Organization is critical on the ground to get someone who supports your ideas and values elected at a nomination meeting and then in an election is the first step. This means selling memberships. This also means bodies on the ground for canvassing, voter identification, signs and most importantly to get out your candidates vote on advance polling days and on election day. Bodies to collect signs and to put away the campaign information and material for the next battle also are needed.
Money is also needed to run a campaign and to buy advertising and "robo calls" and the other expenses to conduct a successful campaign. Ontario has a generous political tax credit program. Donors get a rebate of 75 per cent of the first $399 they donate to a recognized political party or candidate. The Federal government and all provinces have similar programs.
Hudak is threatening the jobs of 100,000 public servants. Can you imagine the political impact of 100,000 public servants making a political donation of $399 which would put $39,900,000 in the hands of Hudak's political opponents? This would cost each individual only $100 after the Ontario tax rebate. In my opinion, this kind of money would decide the outcome of the election.
Other Ontario civil servants should also be making donations has their employment conditions are going to get much worse. It would only cost each donor around $100 after the rebate to save the province from the Hudak Conservative agenda
Also writing a cheque should be every person who has an elderly parent or relative who needs medical help or every parent who has a child in school and knows that cutting the number of teachers and educational support staff will adversely impact their child's education. Hudak is counting on the fact you will not make a political donation to try to stop his agenda.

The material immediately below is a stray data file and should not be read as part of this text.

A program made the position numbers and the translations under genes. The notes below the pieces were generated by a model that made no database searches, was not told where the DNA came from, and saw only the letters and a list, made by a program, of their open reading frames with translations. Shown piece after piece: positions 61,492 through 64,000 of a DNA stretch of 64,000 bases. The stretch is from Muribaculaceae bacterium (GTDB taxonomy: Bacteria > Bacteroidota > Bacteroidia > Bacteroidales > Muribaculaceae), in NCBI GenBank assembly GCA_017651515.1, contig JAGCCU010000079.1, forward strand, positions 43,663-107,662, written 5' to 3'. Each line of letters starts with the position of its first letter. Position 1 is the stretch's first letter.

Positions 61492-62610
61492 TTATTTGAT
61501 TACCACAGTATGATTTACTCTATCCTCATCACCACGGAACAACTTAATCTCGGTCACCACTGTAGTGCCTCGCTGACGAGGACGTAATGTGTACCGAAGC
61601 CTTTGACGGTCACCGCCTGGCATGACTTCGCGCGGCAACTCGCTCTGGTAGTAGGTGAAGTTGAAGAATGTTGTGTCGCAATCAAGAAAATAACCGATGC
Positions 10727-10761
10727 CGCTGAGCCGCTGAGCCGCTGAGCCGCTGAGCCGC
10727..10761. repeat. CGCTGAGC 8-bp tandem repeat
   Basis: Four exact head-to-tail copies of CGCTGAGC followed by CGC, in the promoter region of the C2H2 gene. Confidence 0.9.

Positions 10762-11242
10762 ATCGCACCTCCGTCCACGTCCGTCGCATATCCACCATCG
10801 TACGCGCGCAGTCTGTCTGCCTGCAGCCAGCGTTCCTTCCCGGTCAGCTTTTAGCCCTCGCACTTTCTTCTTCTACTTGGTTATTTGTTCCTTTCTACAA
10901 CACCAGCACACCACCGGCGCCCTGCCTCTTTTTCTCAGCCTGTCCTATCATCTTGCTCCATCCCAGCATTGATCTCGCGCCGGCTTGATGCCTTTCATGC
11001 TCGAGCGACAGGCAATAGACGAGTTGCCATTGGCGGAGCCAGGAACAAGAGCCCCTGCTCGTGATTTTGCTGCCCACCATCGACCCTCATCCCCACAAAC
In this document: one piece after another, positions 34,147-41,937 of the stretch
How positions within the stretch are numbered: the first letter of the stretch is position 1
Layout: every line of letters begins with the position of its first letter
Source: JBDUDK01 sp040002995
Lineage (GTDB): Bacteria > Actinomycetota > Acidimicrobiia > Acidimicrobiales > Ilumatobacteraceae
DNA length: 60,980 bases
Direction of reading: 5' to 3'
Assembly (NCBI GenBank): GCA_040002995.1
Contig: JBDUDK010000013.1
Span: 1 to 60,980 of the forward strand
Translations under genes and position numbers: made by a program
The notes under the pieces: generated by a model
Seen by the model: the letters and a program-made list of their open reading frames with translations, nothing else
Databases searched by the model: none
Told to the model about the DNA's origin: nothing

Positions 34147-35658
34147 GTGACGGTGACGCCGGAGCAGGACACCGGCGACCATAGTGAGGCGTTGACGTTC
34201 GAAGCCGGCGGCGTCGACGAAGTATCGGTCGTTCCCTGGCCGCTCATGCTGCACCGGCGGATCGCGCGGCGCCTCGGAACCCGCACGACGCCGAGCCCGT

Voters in general should consider the long term impact of weakening our education system and our health care system will have on our economic well being and our ability to attract well paying jobs and to compete globally.
Power is how you combine these assets and use them to promote your political message. All of the money in the world will not sell a bad or destructive message.
Money sure helps but as some political candidates with almost unlimited financial resources have discovered that you cannot always buy elections. Candidates are governed by the Election Expenses act but as many public interest groups have discovered they can campaign in an election and promote their particular concern and influence the outcome of elections. Corporate and business interests have always known this important rule but now other public interest groups are getting in to the game in a big way.
Not having the money needed to get your message and name out certainly handicaps a campaign. You can replace money with volunteers to get your message out but today electronic and print media tend to dominate and they cost money. In politics, or at least successful politics, their also is a need for discipline and intelligent application of resources.
In politics there are three kinds of people. There are those that make things happen. There are those that watch things happen. And finally there are those who wonder what the hell happened.
You have to decide if you want to be a participant in politics, a spectator or someone who is passive and does not care what happens to them until it hits them over the head.
Hudak is hoping that you will be passive and not participate in the political process. It is up to you how you will act? There is still time to make a real difference and to help determine who will have political power in Ontario after June 12, 2014.
Edward C. Corrigan is a Citizenship and Immigration lawyer in London, Ontario. He is a former elected member of London, Ontario Municipal Council and a political activist. His web site is www.edcorrigan.ca